Smoked Salmon and White Asparagus, Sour Cream and Vattlingon

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There is so much fantastic looking salmon in the market this time of year. Asparagus is also all over the place. Recipes combining these two lovely spring ingredients can be found in many books, sites and on restaurant menus. This recipe based on one from the book Neue Cuisine: the Elegant Tastes of Vienna by chef Kurt Gutenbrunner uses salmon that gets lightly smoked and serves it with the classy white asparagus and a sour cream sauce. It hits all the right buttons. The flavors are harmonious and robust and the plated dish looks refined even though it is very straightforward to prepare.

Salmon Curing

The fish is cured lightly and then smoked. You really do not need a major rig to hot smoke a few pieces of fish at home. I use an old wok following a method that I learned years ago from Barbara Tropp’s book China Moon Cookbook. To smoke the fish (or Chinese-style steamed duck or chicken) put a rack that fits in the wok but remains several inches above the bottom. Oil the rack a bit so the meat does not stick and then put the meat on the rack. Put in some wood chips in the bottom of the wok and any other aromatics you like and allow them to start smoking over high heat. Close the wok with a tight lid and smoke the food as long as needed over medium heat. That’s pretty much the exact process chef Gutenbrunner uses in this recipe. The salmon takes maybe 20 minutes or so.

Salmon-White Asparagus

 

Salmon Smoked

Before smoking the salmon I wanted to make sure it comes out well seasoned and juicy so I cured it lightly. All that means is that I sprinkled the fillets with a mixture of salt and sugar, about a third sugar and two-thirds salt. These then sat for about 30 minutes as I prepared the rest of the meal. I then rinsed the fish and patted it dry. It’s amazing that in only thirty minutes the difference can be both felt and seen. The fish is firmer and has a nice gloss on it.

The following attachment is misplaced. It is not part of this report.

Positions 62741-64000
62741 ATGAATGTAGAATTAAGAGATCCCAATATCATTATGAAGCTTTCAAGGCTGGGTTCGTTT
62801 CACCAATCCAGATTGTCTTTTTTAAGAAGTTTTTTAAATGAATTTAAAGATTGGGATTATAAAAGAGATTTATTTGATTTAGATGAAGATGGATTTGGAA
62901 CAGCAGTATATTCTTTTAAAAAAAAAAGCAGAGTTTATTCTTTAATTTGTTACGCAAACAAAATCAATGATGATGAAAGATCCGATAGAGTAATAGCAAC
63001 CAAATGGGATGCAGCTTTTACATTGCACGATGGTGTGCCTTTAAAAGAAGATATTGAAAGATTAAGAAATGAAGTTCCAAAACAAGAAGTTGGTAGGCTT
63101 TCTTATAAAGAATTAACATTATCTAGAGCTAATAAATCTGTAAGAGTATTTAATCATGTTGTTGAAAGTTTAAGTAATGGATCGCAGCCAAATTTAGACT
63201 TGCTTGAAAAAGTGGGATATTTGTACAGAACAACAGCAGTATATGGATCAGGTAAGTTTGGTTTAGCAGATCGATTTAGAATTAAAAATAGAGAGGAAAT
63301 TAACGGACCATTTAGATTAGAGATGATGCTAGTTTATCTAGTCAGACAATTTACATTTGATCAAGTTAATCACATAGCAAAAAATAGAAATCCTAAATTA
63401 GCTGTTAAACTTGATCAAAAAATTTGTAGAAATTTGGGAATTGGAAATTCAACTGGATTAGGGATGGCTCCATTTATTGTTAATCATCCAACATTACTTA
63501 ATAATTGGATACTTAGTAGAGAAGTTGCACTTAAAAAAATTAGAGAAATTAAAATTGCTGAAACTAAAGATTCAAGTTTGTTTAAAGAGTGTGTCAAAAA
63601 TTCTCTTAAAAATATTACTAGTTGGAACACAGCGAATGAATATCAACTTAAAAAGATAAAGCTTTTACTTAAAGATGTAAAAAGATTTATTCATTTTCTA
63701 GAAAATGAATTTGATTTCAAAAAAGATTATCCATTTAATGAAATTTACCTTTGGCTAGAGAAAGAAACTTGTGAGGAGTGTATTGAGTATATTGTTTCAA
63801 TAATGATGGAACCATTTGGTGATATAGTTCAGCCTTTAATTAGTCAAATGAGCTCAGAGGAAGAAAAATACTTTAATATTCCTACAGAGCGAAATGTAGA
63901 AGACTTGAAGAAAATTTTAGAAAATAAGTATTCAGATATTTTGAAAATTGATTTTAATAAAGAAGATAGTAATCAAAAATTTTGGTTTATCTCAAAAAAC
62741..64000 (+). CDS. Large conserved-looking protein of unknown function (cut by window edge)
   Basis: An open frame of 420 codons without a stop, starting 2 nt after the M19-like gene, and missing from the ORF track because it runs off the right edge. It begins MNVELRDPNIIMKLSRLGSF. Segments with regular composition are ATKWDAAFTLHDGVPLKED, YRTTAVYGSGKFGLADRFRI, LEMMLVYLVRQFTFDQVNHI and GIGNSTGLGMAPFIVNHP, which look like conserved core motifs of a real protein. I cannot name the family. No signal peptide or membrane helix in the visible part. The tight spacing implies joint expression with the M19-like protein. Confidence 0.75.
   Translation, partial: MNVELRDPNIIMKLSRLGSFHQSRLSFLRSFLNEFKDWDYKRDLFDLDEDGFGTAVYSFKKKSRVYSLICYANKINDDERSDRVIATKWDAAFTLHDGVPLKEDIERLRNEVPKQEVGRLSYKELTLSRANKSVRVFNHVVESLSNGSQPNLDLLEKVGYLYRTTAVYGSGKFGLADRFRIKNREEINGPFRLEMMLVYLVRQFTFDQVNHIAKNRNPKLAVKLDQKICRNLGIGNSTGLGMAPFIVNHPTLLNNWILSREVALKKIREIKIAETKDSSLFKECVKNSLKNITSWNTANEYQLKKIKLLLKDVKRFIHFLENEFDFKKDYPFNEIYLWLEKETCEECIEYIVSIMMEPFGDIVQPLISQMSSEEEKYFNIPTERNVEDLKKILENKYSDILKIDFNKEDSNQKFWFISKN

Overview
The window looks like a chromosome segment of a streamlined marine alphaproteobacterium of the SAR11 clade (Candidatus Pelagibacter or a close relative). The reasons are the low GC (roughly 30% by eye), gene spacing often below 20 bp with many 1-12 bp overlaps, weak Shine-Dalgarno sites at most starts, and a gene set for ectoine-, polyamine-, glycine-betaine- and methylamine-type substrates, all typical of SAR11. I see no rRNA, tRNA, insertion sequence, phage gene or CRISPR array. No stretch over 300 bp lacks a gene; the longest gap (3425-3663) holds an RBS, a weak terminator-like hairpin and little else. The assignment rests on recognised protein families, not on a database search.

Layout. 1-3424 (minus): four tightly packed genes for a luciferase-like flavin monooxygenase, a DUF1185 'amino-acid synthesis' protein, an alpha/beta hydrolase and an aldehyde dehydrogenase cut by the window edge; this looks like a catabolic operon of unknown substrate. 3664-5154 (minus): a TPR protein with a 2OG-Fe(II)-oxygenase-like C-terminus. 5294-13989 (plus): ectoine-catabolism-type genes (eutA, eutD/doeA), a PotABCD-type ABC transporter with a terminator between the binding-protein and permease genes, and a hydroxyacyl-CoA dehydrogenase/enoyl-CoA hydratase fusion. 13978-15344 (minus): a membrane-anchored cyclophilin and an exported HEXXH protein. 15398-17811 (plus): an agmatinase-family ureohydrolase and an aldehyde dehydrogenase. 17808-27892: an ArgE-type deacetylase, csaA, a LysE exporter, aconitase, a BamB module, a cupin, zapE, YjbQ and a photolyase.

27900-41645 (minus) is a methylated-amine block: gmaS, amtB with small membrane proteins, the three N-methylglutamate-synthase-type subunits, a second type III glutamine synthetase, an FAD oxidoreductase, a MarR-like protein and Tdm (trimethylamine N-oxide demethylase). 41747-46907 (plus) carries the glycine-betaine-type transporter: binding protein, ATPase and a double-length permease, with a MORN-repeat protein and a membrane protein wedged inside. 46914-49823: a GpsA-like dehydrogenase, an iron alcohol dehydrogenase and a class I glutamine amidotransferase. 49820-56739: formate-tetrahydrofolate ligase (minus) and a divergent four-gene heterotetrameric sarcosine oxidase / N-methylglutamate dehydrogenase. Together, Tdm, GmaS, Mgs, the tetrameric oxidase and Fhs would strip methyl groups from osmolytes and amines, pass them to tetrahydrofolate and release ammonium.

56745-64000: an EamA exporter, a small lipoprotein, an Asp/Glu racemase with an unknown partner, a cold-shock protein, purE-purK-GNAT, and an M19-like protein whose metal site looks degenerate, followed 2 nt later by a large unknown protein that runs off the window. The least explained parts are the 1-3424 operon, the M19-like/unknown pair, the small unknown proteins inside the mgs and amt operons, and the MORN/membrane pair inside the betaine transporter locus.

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I cooked the asparagus simply in a pot of water with salt and butter and kept them warm until dinner. I really should’ve peeled the bottom of the stalks a bit since the bottoms were a bit woody on the outside.  The red orbs in the picture are the Vattlingon. I read about these in the book Faviken by chef Magnus Nilsson from Sweden. He puts up lingonberries in a jar with water and puts them away for a few months. Following Hank Shaw’s idea to use cranberries instead (he serves them with salmon as well) I put some up back in the fridge  around December so they are ready about now.

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The sauce is sour cream, dill, chives and some lemon juice. Some more of those cranberries would’ve been good on each plate, but other than that the flavors were spot on and the plates looked lovely.

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Spinning Plates (Joseph Levy – 2012) A

This falls in my perfect sweet spot. A well-done documentary about three restaurants including Alinea in Chicago. The other two restaurants are a struggling Mexican restaurant in Phoenix and an old (as in over a 100 years old) establishment in a small town in Iowa that literally anchors the town of 100 or so residents. The film’s focus is not at all the “inner workings” of restaurants though. It’s about overcoming adversity and keeping your family and those you love together. Spinning Plates gives us a very good idea of who those who are running these restaurants are and then goes into their individual struggles. From the 3 Michelin star Alinea to the struggling Cocina de Gaby in Pheonix there is a world of difference but also a lot of similarities. All of these places involve very hard work and an attempt to hold on to the traditions, the places and the work they love.

Green Pea Agnolotti, Crispy Pork, Consomme

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Spring is here and even in hot humid Houston it’s…well it’s nice. The weather, at least for now, is not brutal yet and feels like spring with cool evenings and days that are not stiflingly humid. This dish is a good bridge between winter and spring. It combines lovely deep flavored “braised” pork and it’s crystal clear consomme with that emblem of spring, bright green peas.